What we can also do is support diverse grassroots efforts to raise awareness of the plight of the divided nation of Korea (the Korean War was called the “Forgotten War”). The recent Women’s Federation for World Peace event in New Jersey is a good example of what can be done across the country. Moreover, our movement has successfully cosponsored events on both the East and West Coasts with Liberty in North Korea (LiNK), which works to resettle North Korean refugees in free countries and believes in grassroots change in North Korea. Choson Exchange, a Singapore-based international NGO, teaches North Koreans to become entrepreneurs.
North Korean women participate in Choson Exchange’s recent “Women in Business” program in Pyongyang. CE’s founder, Geoffrey See, noted: “It was inspiring to see a kinship and affinity between the Koreans and non-Koreans that I don’t think I’d observed before.”
Also, the Korean-American community in the United States has begun to organize politically as never before, given the elections that will be held in November 2016. There has never been a better time for the Korean-American community to make the American people and our elected representatives aware of the need to end the Korean conflict and establish permanent peace on the peninsula.
Of course, our movement can also do much more on higher levels, which would be indispensable. Our advocacy for an Asian UN Headquarters Office in South Korea is a good idea. And we certainly hope Mrs. Moon can make a return visit to North Korea in the not-too-distant future.
It is much better to solve the problem of the division of Korea through joint diplomacy rather than wait, as some suggest, for North Korea to collapse (if it ever would), because we don’t know who may pick up the pieces — and China could be the big beneficiary. South Korea’s present relationship with China is uncomfortably close. There is no guarantee a collapsed North Korea will lead to a united Korea; Korea’s agony could be prolonged for decades more, only in a different manner.
Upon the 70th anniversary of Korea’s liberation, the United States and international community should use the next three years to end Korea’s division, terminate the Korean War, and restore that nation to wholeness. This was one of Reverend Moon’s chief unfinished tasks. Returning from Pyongyang in December 1991, he said:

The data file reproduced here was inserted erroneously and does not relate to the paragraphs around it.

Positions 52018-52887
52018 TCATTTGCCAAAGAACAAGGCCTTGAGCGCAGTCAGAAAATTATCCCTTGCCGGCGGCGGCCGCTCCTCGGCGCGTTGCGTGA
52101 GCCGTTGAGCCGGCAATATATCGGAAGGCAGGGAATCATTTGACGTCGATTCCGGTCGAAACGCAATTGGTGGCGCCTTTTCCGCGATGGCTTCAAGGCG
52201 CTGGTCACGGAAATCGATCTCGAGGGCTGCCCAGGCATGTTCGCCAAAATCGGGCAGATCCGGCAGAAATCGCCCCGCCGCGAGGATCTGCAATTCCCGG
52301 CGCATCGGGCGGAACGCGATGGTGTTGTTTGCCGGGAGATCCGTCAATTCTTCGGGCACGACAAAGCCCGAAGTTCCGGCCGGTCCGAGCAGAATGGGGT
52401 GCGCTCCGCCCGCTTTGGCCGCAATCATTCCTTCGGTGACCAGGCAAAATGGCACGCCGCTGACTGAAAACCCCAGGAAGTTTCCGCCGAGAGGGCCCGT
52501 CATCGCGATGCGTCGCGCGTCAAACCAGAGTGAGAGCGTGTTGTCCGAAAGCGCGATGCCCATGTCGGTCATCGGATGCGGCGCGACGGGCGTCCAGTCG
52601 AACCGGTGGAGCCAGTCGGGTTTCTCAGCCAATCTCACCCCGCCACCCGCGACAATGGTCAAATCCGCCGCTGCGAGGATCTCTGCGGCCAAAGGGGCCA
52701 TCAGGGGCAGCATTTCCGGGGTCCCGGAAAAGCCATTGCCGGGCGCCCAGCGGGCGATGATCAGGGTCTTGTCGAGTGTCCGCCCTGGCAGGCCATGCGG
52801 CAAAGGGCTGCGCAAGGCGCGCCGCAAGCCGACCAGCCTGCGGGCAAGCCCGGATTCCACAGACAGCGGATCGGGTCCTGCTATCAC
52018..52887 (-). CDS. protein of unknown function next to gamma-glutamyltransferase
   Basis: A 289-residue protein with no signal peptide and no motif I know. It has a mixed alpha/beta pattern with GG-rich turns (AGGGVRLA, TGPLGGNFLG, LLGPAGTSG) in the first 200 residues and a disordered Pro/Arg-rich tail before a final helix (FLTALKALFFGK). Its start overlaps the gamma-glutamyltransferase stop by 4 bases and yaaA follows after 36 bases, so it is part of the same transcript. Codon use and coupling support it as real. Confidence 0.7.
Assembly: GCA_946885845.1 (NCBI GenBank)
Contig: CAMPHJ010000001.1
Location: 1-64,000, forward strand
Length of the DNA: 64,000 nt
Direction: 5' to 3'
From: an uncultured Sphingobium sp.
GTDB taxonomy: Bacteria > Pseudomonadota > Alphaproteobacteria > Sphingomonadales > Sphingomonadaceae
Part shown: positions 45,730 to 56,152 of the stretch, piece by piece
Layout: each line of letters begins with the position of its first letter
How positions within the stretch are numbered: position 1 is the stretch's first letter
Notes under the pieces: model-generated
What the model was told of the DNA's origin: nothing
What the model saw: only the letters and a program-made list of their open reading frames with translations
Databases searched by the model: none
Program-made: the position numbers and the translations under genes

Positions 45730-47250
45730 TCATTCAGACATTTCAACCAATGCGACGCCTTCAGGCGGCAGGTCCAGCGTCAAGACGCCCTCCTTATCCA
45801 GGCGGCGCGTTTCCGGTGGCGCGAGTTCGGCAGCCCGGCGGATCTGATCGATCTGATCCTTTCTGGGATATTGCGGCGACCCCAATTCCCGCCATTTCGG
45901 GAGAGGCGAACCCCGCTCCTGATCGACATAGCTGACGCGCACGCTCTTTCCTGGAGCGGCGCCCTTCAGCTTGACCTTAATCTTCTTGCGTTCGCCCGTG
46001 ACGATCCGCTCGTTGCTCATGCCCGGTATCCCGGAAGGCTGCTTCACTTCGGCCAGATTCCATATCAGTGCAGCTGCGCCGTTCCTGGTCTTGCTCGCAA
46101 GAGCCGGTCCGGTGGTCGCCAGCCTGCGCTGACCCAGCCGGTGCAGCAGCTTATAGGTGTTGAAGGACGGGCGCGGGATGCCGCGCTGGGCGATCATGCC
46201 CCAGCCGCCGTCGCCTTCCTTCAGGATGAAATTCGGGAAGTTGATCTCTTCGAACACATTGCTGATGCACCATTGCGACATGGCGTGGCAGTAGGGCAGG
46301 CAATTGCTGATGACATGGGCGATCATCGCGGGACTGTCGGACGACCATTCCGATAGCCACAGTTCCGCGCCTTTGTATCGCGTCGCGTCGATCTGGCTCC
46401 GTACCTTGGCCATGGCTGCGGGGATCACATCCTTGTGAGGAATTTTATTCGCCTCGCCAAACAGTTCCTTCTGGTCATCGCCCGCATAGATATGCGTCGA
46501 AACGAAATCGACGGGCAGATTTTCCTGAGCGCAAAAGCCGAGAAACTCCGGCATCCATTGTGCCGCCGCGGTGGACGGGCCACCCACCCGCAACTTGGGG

I ask the United States to be extremely careful about making threats against the right of a given people to maintain their existence. The nuclear issues involving North Korea can be resolved peacefully. This can be done if the issues are addressed in the context of a genuine dialogue conducted in the spirit of mutual respect. I traveled to Pyongyang to open the path for such dialogue, and I have returned from North Korea after opening wide that path.
It is my hope that North and South Korea will put aside their confrontational relationship. The time has come for us to come together in a spirit of reconciliation and love so that we may begin to resurrect the common heritage of our people. The time has come, as the Bible says, to beat our swords into plowshares and our spears into pruning hooks. We must work quickly to prepare for the future of our unified country in the coming 21st century.♦
Dr. Mark P. Barry is Managing Editor of the Applied Unificationism blog and Lecturer in Management at UTS. He met the late President Kim Il Sung with a delegation from the Summit Council for World Peace in 1994. He earned his Ph.D. in foreign affairs from the University of Virginia and M.A. in national security studies from Georgetown University. Follow his Korean affairs Twitter feed @DrMarkPBarry.
Photo at top: Reverend and Mrs. Sun Myung Moon met North Korean President Kim Il Sung in Pyongyang on December 6, 1991.